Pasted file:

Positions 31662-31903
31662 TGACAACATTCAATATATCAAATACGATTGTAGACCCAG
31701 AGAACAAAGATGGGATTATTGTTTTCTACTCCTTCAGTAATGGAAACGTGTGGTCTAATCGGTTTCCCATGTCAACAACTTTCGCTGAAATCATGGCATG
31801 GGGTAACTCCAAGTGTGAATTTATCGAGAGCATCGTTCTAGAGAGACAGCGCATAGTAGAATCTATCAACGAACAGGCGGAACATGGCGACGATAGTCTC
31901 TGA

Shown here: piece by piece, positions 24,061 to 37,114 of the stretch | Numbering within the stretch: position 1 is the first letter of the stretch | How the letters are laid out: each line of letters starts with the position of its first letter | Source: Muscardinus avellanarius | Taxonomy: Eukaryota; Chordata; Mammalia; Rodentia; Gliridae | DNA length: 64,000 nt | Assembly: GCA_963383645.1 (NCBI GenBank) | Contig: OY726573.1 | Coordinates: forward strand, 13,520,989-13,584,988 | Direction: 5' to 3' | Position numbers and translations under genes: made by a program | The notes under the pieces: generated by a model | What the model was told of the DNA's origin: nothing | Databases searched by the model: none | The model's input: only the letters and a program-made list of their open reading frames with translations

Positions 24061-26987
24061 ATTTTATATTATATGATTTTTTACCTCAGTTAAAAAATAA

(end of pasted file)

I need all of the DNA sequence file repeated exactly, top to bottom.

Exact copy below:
Positions 31662-31903
31662 TGACAACATTCAATATATCAAATACGATTGTAGACCCAG
31701 AGAACAAAGATGGGATTATTGTTTTCTACTCCTTCAGTAATGGAAACGTGTGGTCTAATCGGTTTCCCATGTCAACAACTTTCGCTGAAATCATGGCATG
31801 GGGTAACTCCAAGTGTGAATTTATCGAGAGCATCGTTCTAGAGAGACAGCGCATAGTAGAATCTATCAACGAACAGGCGGAACATGGCGACGATAGTCTC
31901 TGA

Shown here: piece by piece, positions 24,061 to 37,114 of the stretch | Numbering within the stretch: position 1 is the first letter of the stretch | How the letters are laid out: each line of letters starts with the position of its first letter | Source: Muscardinus avellanarius | Taxonomy: Eukaryota; Chordata; Mammalia; Rodentia; Gliridae | DNA length: 64,000 nt | Assembly: GCA_963383645.1 (NCBI GenBank) | Contig: OY726573.1 | Coordinates: forward strand, 13,520,989-13,584,988 | Direction: 5' to 3' | Position numbers and translations under genes: made by a program | The notes under the pieces: generated by a model | What the model was told of the DNA's origin: nothing | Databases searched by the model: none | The model's input: only the letters and a program-made list of their open reading frames with translations

Positions 24061-26987
24061 ATTTTATATTATATGATTTTTTACCTCAGTTAAAAAATAA